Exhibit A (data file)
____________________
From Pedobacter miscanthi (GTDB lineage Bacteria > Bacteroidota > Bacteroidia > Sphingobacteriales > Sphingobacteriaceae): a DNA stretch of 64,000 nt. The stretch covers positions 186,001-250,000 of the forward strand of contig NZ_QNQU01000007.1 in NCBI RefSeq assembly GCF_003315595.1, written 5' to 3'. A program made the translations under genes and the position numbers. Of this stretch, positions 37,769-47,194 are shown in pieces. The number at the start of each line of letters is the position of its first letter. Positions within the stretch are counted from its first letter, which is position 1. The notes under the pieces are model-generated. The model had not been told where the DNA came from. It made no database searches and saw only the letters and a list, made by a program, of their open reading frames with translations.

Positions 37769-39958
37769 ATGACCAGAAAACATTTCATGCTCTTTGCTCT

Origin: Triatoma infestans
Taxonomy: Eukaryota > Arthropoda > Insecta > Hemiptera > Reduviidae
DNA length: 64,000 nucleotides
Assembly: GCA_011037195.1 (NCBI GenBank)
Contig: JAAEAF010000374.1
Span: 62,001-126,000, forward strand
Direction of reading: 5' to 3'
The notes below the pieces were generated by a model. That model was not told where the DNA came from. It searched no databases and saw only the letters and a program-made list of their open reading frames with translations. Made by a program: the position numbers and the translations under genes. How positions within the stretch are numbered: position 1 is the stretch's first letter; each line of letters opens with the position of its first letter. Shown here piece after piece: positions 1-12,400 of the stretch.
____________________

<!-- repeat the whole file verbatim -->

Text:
From Pedobacter miscanthi (GTDB lineage Bacteria > Bacteroidota > Bacteroidia > Sphingobacteriales > Sphingobacteriaceae): a DNA stretch of 64,000 nt. The stretch covers positions 186,001-250,000 of the forward strand of contig NZ_QNQU01000007.1 in NCBI RefSeq assembly GCF_003315595.1, written 5' to 3'. A program made the translations under genes and the position numbers. Of this stretch, positions 37,769-47,194 are shown in pieces. The number at the start of each line of letters is the position of its first letter. Positions within the stretch are counted from its first letter, which is position 1. The notes under the pieces are model-generated. The model had not been told where the DNA came from. It made no database searches and saw only the letters and a list, made by a program, of their open reading frames with translations.

Positions 37769-39958
37769 ATGACCAGAAAACATTTCATGCTCTTTGCTCT

Origin: Triatoma infestans
Taxonomy: Eukaryota > Arthropoda > Insecta > Hemiptera > Reduviidae
DNA length: 64,000 nucleotides
Assembly: GCA_011037195.1 (NCBI GenBank)
Contig: JAAEAF010000374.1
Span: 62,001-126,000, forward strand
Direction of reading: 5' to 3'
The notes below the pieces were generated by a model. That model was not told where the DNA came from. It searched no databases and saw only the letters and a program-made list of their open reading frames with translations. Made by a program: the position numbers and the translations under genes. How positions within the stretch are numbered: position 1 is the stretch's first letter; each line of letters opens with the position of its first letter. Shown here piece after piece: positions 1-12,400 of the stretch.